PUBLIC M8 City Bike Review

The PUBLIC M8 was designed to reflect the classic 1960s and 1970s Parisian “mixte” bicycle.

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Reviewed by Chaidi Lobato

Price: $995 USD | $1,280 CAD

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The PUBLIC M8 came to me almost completely assembled. They provided official PUBLIC tools (even the wrench was designed with thoughtful branding), an assembly manual and touch-up paint. A lady or man with only a little bike knowledge can put it together in 15-20 minutes. It comes equipped with a Shimano Nexus Inter-8 Revoshift twist shifter and weighs 31.7 pounds (14.4 kilograms).


The PUBLIC M8 was designed to reflect the classic 1960s and 1970s Parisian “mixte” bicycle. I love that it looks vintage, but is engineered with all new technology. It has a designer style, elegant details and is very unique compared to any other bike on the road. It has tri-colored stripes on the fork, simplistic typographic elements that decorate the frame and it comes in four funky vintage colors: cream, powder blue, orange and chartreuse. As for the way it performs, the eight gears are easy to shift with just a twist of the handle. It appears to be a one-speed since the cog/ gears are hidden. It is super lightweight and tackles steep hills with ease.


In my opinion, there are zero cons with the PUBLIC M8.

Ideal Rider

It is the perfect commuter bike for the modern chick or guy on the go.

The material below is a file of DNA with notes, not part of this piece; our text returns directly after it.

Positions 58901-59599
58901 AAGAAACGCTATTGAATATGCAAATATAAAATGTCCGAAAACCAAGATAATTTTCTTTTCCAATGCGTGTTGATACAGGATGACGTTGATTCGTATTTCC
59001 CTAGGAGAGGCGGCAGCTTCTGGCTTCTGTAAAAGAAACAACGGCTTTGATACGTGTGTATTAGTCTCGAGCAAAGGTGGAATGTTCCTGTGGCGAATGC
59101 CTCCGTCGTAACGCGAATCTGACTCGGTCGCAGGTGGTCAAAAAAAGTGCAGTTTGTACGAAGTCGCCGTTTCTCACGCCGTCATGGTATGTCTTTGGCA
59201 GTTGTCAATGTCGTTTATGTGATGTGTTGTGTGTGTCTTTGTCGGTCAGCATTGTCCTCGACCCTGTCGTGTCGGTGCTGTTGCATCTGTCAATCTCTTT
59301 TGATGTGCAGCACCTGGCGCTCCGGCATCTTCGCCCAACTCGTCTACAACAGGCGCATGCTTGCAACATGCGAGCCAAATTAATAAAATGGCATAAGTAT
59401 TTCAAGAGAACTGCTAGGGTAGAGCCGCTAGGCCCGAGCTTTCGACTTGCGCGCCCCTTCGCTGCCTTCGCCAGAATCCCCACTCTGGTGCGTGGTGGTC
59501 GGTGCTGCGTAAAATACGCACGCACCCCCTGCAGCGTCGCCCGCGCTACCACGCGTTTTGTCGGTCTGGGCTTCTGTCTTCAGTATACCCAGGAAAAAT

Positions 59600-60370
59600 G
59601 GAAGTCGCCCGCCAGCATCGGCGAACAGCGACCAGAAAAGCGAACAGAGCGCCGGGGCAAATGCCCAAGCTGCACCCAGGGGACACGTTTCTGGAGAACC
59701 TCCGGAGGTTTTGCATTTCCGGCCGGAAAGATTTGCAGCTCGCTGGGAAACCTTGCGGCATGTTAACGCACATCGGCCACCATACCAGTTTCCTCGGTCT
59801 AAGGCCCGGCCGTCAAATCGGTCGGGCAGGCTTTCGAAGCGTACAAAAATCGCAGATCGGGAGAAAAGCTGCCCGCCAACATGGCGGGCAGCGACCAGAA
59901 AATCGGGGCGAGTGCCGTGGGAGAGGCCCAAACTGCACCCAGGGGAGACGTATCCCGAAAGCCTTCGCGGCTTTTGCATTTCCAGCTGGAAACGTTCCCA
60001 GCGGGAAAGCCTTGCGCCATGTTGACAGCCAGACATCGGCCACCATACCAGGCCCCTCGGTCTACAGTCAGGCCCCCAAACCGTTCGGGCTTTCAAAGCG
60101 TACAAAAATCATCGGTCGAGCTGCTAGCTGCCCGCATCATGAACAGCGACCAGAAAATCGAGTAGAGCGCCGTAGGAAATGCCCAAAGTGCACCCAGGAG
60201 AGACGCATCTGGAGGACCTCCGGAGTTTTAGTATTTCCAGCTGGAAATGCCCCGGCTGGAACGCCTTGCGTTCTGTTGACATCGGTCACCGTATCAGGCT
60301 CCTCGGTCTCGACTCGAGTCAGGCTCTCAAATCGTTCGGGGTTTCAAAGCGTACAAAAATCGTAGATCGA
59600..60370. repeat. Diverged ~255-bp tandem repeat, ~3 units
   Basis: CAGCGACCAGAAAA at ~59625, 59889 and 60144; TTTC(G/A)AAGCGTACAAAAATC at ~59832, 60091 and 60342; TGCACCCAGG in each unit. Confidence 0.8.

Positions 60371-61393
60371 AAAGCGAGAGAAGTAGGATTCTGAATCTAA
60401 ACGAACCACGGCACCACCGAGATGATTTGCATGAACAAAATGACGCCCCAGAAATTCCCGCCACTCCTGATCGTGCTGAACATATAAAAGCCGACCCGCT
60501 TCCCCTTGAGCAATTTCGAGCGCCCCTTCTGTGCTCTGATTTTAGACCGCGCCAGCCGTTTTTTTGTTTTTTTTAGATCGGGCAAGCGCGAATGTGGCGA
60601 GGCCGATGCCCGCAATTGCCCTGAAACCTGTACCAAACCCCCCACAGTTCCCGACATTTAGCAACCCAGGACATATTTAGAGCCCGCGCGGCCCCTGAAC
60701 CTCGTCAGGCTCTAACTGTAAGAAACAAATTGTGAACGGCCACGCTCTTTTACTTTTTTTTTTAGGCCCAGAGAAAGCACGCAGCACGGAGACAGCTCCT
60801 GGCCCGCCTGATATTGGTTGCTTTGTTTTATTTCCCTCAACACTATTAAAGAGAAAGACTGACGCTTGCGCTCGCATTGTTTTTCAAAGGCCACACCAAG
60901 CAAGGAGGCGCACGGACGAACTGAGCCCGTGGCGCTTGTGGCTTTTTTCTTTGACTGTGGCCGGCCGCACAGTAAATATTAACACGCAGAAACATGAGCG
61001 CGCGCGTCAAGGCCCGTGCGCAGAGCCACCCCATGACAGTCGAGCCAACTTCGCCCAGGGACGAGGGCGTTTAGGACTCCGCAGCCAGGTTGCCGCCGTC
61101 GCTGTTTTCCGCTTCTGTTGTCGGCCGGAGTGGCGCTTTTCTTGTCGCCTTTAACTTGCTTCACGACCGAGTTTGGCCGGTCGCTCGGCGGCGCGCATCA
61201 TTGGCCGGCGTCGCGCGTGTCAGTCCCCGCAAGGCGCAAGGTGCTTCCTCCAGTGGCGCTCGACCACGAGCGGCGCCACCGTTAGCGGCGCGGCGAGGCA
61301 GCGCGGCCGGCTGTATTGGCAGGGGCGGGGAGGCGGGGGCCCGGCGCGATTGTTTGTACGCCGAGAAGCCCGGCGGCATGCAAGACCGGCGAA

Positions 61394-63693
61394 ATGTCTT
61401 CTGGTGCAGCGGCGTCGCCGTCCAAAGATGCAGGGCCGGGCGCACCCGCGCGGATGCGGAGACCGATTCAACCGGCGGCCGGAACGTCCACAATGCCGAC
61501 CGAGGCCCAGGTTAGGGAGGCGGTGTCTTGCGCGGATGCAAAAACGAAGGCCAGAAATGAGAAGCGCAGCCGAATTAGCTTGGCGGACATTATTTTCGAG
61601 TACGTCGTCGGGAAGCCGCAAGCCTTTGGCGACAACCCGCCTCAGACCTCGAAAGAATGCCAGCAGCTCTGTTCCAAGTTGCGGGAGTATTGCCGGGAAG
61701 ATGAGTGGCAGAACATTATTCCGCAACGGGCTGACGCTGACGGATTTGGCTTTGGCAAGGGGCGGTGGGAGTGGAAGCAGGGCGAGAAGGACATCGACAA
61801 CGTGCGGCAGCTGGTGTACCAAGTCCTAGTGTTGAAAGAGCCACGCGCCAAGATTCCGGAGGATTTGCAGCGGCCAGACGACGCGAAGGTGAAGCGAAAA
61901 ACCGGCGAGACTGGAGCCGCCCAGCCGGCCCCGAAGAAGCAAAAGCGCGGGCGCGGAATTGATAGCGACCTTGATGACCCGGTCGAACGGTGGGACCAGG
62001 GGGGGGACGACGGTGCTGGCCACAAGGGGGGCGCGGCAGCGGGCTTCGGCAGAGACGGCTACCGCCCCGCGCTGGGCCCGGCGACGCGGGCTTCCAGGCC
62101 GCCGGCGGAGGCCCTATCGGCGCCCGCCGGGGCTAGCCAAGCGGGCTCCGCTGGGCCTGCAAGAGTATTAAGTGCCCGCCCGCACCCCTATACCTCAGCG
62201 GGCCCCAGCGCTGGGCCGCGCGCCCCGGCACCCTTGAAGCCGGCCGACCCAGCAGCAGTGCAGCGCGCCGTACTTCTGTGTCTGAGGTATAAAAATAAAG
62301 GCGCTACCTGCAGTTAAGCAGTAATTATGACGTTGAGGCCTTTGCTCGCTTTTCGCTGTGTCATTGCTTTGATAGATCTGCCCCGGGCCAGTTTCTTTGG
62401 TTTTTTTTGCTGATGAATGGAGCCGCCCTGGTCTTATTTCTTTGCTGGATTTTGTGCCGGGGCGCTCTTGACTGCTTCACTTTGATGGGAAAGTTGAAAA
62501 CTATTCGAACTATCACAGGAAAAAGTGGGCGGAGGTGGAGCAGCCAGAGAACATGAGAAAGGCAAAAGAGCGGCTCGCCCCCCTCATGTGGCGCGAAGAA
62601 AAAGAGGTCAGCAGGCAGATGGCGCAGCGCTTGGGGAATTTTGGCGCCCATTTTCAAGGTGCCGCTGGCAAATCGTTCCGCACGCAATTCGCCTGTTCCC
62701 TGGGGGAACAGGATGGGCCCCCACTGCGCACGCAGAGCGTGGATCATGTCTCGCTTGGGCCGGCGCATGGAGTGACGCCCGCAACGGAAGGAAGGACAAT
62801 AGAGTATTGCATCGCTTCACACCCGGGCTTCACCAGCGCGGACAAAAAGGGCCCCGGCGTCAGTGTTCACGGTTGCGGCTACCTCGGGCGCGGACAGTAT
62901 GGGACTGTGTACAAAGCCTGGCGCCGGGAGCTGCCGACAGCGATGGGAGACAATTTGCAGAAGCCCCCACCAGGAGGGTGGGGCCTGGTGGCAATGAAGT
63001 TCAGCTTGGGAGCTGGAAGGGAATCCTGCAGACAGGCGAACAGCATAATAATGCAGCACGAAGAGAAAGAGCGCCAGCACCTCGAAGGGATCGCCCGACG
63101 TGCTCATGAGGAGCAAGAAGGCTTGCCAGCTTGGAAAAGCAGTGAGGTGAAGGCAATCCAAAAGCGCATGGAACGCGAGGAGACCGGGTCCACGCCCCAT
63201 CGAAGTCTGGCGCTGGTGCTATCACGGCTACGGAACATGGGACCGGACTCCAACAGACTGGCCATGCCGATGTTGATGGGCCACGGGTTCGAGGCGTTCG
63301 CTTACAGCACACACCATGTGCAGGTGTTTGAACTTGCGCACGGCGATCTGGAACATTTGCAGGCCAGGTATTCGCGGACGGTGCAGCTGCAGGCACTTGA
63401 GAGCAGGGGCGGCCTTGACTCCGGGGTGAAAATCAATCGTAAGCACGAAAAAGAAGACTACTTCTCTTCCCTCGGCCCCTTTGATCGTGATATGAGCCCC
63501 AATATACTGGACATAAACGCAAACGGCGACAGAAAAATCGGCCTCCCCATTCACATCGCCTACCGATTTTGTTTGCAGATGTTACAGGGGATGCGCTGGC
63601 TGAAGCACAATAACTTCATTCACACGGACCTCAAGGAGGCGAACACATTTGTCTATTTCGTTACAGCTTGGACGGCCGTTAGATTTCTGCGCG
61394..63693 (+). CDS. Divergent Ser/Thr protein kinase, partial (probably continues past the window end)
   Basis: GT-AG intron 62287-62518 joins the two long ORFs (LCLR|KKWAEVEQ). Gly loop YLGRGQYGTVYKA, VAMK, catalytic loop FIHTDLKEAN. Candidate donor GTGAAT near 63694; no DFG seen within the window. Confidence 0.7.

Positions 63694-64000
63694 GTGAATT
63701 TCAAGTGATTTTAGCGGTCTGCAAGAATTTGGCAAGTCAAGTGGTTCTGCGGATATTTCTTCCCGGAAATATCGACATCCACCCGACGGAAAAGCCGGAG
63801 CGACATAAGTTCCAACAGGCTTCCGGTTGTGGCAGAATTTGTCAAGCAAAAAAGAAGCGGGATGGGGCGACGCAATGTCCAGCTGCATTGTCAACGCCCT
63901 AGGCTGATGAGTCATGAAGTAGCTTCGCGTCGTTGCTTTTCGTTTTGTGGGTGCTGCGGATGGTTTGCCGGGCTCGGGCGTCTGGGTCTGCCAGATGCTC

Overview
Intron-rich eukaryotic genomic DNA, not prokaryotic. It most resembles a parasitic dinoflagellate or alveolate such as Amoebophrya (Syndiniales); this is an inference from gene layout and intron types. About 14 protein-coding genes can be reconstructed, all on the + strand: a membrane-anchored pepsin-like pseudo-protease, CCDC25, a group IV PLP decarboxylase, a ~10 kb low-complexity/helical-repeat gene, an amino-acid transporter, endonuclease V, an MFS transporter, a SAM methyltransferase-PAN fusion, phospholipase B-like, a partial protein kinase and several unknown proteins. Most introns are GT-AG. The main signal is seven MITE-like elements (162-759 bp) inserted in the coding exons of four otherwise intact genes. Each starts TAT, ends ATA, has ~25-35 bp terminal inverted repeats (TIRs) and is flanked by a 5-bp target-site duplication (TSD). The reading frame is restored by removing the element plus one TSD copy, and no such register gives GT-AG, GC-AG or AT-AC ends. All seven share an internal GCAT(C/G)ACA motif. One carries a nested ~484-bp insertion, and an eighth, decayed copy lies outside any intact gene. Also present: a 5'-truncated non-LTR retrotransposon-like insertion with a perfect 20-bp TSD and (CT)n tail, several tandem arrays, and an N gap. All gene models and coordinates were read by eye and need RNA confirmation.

I love the way it screams stylish and rides like a street bike. The steel frame will last a lifetime if taken care of properly and is “guaranteed for life” on PUBLIC’s website.


  • DDD

    There is one con, the price. $1000 for an eight speed bike on the heavier side? I understand and like the concept of a simple city bike but the price point for what you get with the M8 seems a little ridiculous. Plus I believe you’re paying that $1000 listed price no discounted MSRP.

  • Sarah Ripplinger

    Good point, Everett. We completely agree and have amended the story to reflect the fact that the PUBLIC M8, along with other mixtes, are designed for men as well as women. Thanks for sharing your thoughts.

  • Everett

    Mixtes have traditionally been considered unisex bikes (hence the name; roughly French for “unisex”); it is only in the US more recently that they have only been relegated to female riders. I keep one around to my guests to use, be they male or female. Honestly, I also ride it a bit too.

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